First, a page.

New Eddystone Rock, Behm Canal

New Eddystone Rock, Behm Canal

by | Oct 10, 2021

The New Eddystone Rock is a pillar of basalt 237 feet (72 m) high, situated in Misty Fjords National Monument and in the eastern arm of Behm Canal, about 87 miles (140 km) north-northwest of Prince Rupert and 32 miles (52 km) northeast of Ketchikan, Alaska. Archeological evidence suggests that human occupation of the outer islands in Southeast Alaska dates to approximately 10,000 years ago. But the earliest known human use of the Behm Canal area occurred less than 2,500 years ago. By the time of the first European exploration in the 18th century, it is probable that some 2,000 people, including the coastal dwelling Tlingit and the Tsetsaut Athabaskans, occupied the area in what is now Misty Fjords National Monument. In 1793, Captain George Vancouver was visited here by natives in canoes who tried to entice the British to join them at their village. However, since they had been attacked by natives the day before, Vancouver declined the offer. Vancouver named the rock formation because of its resemblance to John Smeaton’s design for the Eddystone Lighthouse off Plymouth on England’s south coast. Behm Canal is a fjord, about 108 miles (174 km) long, separating Revillagigedo Island from the mainland. From Clarence Strait, Behm Canal extends north and northeast, through the Behm Narrows and across the mouth of the Unuk River, then south to Revillagigedo Channel. Behm Canal was named after Magnus von Behm, who was the governor of Kamchatka in 1779 when Captain James Cook’s ships arrived at Petropavlovsk with the news of Cook’s death. It was Behm who carried the news to Europe. In 1978, Misty Fjords National Monument was established by President Jimmy Carter, and in 1980, the Alaska National Interest Lands Conservation Act designated almost all of the monument as a wilderness area.

The Coast Mountains encompassing Misty Fjords National Monument are a series of major mountain ranges extending from southwestern Yukon through the Alaska Panhandle and virtually through all of British Columbia south to the Fraser River. These mountain ranges consist of deformed igneous and metamorphosed structurally complex pre-Tertiary rocks that originated from diverse locations around the globe. The first formation event began 130 million years ago when a group of active volcanic islands riding on a tectonic plate called the Insular Plate, approached a pre-existing continental margin and coastline of North America. These volcanic islands were formed by subduction of the former Farallon Plate under the Insular Plate during the early Paleozoic era. The Insular Belt was then welded onto the pre-existing continental margin by magma that eventually cooled to form a large mass of igneous rock, and creating a new continental margin. The Farallon Plate continued to subduct under the new continental margin supporting a new continental volcanic arc called the Coast Range Arc about 100 million years ago during the Late Cretaceous period. Magma rising from the Farallon Plate under the new continental margin ascended through the newly accreted Insular Belt, injecting huge quantities of granite into older igneous rocks of the Insular Belt. This molten granite burned through the old oceanic sediments creating a glittering metamorphic rock called schist. The older intrusions were then deformed under the heat and pressure of later intrusions, turning them into a layered metamorphic rock known as gneiss. In some places, mixtures of older intrusive rocks and the original oceanic rocks were distorted and warped under intense heat, weight, and stress to create unusual swirled patterns appearing to have been nearly melted into a liquid in the process. Volcanism along the entire length of the Coast Range Arc shut down about 50 million years ago and many of the volcanoes disappeared by erosion. What remains of the Coast Range Arc today are outcrops of granite formed when magma intruded and cooled at depth beneath the volcanoes, forming the present Coast Mountains of Misty Fjords National Monument.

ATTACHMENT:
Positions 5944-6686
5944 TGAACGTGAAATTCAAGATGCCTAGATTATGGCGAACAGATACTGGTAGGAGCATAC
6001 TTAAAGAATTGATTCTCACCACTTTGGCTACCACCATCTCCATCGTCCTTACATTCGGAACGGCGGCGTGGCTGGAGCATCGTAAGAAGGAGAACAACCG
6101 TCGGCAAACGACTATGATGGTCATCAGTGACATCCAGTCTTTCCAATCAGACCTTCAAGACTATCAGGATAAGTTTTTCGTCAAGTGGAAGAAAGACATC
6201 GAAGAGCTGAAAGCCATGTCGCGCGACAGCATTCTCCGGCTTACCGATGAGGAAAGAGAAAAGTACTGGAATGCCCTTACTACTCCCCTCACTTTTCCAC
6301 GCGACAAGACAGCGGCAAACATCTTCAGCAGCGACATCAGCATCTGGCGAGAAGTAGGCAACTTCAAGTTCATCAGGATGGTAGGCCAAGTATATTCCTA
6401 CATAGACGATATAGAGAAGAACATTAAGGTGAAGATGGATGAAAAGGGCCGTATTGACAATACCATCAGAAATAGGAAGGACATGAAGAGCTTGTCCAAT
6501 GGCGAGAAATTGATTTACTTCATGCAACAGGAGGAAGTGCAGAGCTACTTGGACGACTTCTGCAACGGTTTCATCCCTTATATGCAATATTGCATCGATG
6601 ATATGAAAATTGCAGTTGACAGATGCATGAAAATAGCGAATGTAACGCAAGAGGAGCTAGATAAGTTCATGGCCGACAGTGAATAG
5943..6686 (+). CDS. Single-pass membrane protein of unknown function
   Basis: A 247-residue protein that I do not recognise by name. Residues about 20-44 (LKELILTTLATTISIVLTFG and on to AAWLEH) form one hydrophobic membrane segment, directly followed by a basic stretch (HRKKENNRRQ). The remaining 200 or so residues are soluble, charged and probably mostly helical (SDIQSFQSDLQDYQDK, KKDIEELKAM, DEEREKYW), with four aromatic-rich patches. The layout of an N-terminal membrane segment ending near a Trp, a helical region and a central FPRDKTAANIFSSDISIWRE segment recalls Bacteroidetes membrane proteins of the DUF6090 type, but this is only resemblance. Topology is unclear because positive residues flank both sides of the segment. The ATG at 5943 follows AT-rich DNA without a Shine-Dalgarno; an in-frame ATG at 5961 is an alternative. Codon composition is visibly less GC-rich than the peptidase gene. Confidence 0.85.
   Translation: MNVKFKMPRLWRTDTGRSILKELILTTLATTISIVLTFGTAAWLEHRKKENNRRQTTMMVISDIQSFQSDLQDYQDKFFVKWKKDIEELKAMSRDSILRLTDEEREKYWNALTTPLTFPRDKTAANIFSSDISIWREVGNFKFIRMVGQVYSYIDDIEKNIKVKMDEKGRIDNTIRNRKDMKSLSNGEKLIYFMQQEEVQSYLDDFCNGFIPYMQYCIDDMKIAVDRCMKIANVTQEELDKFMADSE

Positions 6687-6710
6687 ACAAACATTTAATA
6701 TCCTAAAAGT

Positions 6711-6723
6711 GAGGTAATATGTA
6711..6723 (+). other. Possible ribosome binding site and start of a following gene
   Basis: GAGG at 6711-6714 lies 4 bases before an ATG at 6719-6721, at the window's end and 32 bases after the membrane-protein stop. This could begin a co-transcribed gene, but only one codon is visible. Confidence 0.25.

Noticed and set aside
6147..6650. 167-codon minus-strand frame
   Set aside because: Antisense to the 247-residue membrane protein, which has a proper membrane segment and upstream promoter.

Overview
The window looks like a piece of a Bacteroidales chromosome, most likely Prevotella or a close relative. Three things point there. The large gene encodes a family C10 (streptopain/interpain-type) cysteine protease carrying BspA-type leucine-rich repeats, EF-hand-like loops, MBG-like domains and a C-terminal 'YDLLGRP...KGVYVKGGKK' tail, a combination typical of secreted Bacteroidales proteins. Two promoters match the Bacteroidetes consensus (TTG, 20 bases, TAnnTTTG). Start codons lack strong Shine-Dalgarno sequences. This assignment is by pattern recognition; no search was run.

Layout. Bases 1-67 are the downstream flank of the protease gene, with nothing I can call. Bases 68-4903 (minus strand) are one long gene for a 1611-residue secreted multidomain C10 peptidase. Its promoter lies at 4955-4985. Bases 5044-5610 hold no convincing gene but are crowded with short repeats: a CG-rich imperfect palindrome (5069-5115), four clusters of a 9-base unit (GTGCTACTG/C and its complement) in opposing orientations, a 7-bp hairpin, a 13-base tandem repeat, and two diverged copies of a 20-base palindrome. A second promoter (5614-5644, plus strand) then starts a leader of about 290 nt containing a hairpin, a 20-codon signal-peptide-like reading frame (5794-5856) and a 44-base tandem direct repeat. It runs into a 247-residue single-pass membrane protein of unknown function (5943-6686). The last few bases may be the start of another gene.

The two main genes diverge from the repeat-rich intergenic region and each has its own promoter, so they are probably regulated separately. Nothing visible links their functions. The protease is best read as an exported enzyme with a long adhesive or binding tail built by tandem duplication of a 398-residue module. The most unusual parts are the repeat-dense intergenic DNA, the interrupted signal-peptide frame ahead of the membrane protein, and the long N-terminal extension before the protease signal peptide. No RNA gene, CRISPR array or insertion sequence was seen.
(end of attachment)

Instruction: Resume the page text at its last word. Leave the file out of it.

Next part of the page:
The New Eddystone Rock is a prominent landmark seen by thousands of people each year on cruise ships. The pillar and several of the surrounding New Eddystone Islands are remnants of a volcanic system extruded through the rock at the bottom of Behm Canal near the end of the last ice age or Last Glacial Period. The pillar rock is a geologically young plug of hardened magma that filled a volcanic vent about 15,000 to 13,800 years old. New Eddystone Rock was never eroded or scoured by Pleistocene ice since it is unlikely that the pillar could have withstood glacial ice erosion in its present form. During the Last Glacial Period, the landscape of Southeast Alaska was depressed by the weight of massive continental ice sheets and soon after deglaciation, when pressure on the Earth’s crust was relieved, the landscape began to rebound. The resulting isostatic crustal deformation created fissures in the rock that provided a conduit for magma to rise, creating the New Eddystone volcanic vent, as well as several other vents in the adjacent area. The deglaciated fjord was flooded with seawater, but the Earth’s crust continued to rise, and wave action over thousands of years eroded the outer layers of the volcano, leaving only the resistant core and a broad pedestal of fringing underwater shallows that are exposed at very low tides. Between 2009 and 2013, the National Oceanic and Atmospheric Administration conducted multi-beam surveys in Behm Canal that revealed several previously unidentified volcanic vents that formed during or after the last glaciation. All of the discovered vents likely erupted between 15,000 and 13,800 years ago. One vent was a perfect cinder cone with a summit about 150 feet (46 m) below sea level. Two other vents are dome-shaped and likely erupted underneath a glacier. Read more here and here. Explore more of the New Eddystone Rock and Behm Canal here: